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The Shoalhaven Munros
EDITOR : This story is part of a truly amazing family tree sent to me by Mrs Mary Lidbetter and is only a very small part of this family tree that covered 190 A4 pages when last printed out in 2000!! Please read and enjoy. Mary’s information has come from family members who have been very active in researching and sharing their information.
Mary’s tree starts with James Munro who was born in Lairg, Scotland and all we know about him is that he had a son, Donald born in 1764. Donald married Catherine Ross and their son, William, was born abt 1787 in Lairg. He married Ann McKay in 1812 in Farr - William was a farmer and Ann a dairymaid. They had seven children all born in Sutherland between 1814 and 1830 and when the youngest was eight years old, the family decided to migrate to Australia. They arrived in Sydney on February 11, 1839 on board the ship James Moran.
They had come out to Australia under a government scheme that enabled colonists to bring out emigrants whose services they needed, the government paying a bounty equal to the cost of the passage money out of the proceeds of land sales. On arrival, William was employed by Mr Glanville of St Vincent NSW for 25 pounds per year, plus rations.
William and Ann’s eldest son, Donald, married Jessie MacPherson in 1838, just before they left Scotland. Donald was a shepherd and Jessie a housemaid. When Donald and Jessie arrived in Australia, they were employed by Richard Scougall of Dalkeith in the Hunter Valley NSW and had moved to the Shoalhaven by 1842.
Donald & Jessie had ten children - Donald (Danny), Annie, Mary Jane, William, Marion, George (Geordie), Alexander, Helen, Jessie Margaret and Georgina Catherine. What follows is a little bit about the life of their son William Munro.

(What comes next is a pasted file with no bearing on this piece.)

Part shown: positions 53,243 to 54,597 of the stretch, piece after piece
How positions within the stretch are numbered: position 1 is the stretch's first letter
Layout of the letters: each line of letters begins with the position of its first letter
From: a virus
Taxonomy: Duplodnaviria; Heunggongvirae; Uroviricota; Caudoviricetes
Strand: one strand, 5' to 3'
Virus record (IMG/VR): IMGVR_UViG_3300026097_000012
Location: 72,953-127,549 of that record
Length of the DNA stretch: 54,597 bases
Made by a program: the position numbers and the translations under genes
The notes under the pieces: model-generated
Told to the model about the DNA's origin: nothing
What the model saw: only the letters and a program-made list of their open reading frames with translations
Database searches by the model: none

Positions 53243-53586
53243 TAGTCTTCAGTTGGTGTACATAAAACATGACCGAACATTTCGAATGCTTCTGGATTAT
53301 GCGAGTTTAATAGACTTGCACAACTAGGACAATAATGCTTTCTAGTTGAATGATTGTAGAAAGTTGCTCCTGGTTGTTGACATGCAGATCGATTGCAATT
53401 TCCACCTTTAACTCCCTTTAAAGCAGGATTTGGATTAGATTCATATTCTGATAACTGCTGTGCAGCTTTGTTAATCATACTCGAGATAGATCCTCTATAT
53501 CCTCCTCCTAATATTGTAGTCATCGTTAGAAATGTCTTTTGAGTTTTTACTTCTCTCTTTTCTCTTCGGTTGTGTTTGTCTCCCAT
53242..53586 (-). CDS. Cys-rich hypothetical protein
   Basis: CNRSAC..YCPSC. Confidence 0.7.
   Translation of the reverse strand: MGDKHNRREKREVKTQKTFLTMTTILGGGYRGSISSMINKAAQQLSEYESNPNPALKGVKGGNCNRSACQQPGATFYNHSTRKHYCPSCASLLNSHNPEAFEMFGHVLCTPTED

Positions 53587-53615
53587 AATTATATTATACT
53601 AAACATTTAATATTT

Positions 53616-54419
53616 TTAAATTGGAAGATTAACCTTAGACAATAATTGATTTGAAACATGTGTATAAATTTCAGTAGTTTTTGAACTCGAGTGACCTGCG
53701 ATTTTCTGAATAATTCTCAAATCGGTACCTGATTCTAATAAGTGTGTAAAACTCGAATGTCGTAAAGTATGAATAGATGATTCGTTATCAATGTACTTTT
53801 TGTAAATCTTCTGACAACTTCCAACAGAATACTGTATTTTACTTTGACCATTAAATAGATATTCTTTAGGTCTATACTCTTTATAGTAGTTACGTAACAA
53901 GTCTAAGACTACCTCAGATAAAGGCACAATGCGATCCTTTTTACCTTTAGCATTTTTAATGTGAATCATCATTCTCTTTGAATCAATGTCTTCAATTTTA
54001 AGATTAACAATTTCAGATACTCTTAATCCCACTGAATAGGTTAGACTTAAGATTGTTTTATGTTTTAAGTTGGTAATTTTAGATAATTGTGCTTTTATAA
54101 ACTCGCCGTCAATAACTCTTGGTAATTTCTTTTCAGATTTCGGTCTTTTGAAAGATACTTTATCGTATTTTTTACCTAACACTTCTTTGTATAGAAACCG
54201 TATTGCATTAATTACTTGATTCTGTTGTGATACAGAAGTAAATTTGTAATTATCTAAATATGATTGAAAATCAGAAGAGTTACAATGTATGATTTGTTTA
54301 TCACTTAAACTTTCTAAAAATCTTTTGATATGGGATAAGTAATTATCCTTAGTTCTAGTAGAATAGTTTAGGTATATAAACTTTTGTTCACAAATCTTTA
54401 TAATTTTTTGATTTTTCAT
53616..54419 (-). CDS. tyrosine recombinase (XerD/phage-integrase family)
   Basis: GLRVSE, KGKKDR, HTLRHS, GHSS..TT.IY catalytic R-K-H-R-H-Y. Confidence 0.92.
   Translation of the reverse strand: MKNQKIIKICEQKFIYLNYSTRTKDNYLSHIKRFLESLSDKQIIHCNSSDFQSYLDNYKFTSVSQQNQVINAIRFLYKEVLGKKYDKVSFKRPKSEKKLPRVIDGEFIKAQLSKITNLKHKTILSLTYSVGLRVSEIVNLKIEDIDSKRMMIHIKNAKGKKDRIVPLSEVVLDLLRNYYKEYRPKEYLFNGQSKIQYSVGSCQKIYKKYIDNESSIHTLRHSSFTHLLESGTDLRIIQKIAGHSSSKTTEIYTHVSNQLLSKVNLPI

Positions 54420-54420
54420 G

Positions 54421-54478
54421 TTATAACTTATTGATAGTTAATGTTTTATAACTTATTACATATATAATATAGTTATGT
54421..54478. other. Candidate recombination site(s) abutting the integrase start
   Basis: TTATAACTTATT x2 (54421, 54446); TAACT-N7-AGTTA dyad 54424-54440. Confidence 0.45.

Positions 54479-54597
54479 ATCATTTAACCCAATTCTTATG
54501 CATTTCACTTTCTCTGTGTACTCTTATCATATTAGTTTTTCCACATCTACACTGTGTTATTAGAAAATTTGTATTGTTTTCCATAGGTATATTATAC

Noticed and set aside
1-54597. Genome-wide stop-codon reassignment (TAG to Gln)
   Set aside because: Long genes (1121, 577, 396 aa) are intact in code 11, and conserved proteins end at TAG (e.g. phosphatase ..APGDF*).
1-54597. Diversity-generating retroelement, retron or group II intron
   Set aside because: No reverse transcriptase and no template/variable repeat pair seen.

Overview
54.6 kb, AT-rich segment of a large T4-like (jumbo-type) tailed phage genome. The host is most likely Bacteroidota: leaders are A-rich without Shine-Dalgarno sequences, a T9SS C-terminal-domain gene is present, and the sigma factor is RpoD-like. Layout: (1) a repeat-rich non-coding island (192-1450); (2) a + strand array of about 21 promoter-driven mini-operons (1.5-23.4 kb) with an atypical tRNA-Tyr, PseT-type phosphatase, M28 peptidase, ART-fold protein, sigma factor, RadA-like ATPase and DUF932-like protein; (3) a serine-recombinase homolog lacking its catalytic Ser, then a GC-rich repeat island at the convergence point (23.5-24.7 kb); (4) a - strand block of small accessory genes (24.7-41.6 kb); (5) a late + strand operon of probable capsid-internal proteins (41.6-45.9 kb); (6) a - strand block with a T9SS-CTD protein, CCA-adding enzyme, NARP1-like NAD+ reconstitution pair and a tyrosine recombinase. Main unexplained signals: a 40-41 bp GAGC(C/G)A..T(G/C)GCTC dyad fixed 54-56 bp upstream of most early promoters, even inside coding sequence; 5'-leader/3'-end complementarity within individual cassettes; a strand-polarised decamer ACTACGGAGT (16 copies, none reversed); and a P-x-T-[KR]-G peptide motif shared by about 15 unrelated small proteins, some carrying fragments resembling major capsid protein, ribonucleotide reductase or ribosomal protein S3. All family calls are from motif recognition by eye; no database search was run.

William Munro came from the Shoalhaven by sailing ship to Iluka at the mouth of the Clarence River in April 1866 at the age of 19. He hired an aborigine and walked along the beach to Iron Gates at the entrance of the Evans River where he swam across and went on to Ballina. He worked at various jobs all round Ballina and was supposed to have built the first Presbyterian Church there. He worked on the road to Lismore up the Ballina Cutting and in tin mines at Soferino and Stanthorpe. He selected land at Steve King's Plain and married Emmie de Sonter at Ballina in 1877. Emmie was born in 1852 in Parramatta, Sydney.
Three successive floods made William look for higher ground. While earlier working on the telegraph line from Lismore to the Tweed River out through Dunoon and over the Nightcap Range, he had noted the good country, so he and his Uncle, Sandy McPherson, took up land there. William selected 150 acres and subsequently took up 309 acres. When other members of the Munro family came up from the Shoalhaven, he handed over the Steve King's Plain land to Alex (I assume that was his brother) and moved to Dunoon in 1889. William went ahead of his family and erected a four-roomed slab and shingle house on the property before his wife and 8 children arrived. Three more children were born there.
The family moved in a spring cart, as did all the furniture and personal belongings. Up until 1904 Emmie always cooked on two camp ovens, then she had the pleasure of cooking her first meal in a fuel stove. Fruit trees were soon planted around the home, oranges, guavas, pears, and grapes, plus a vegetable garden. Jams, pickles and preserves all came as a result of the home garden. Fish from Rocky Creek were plentiful, and game also helped to supplement the menu. William also bred horses and he played the accordion.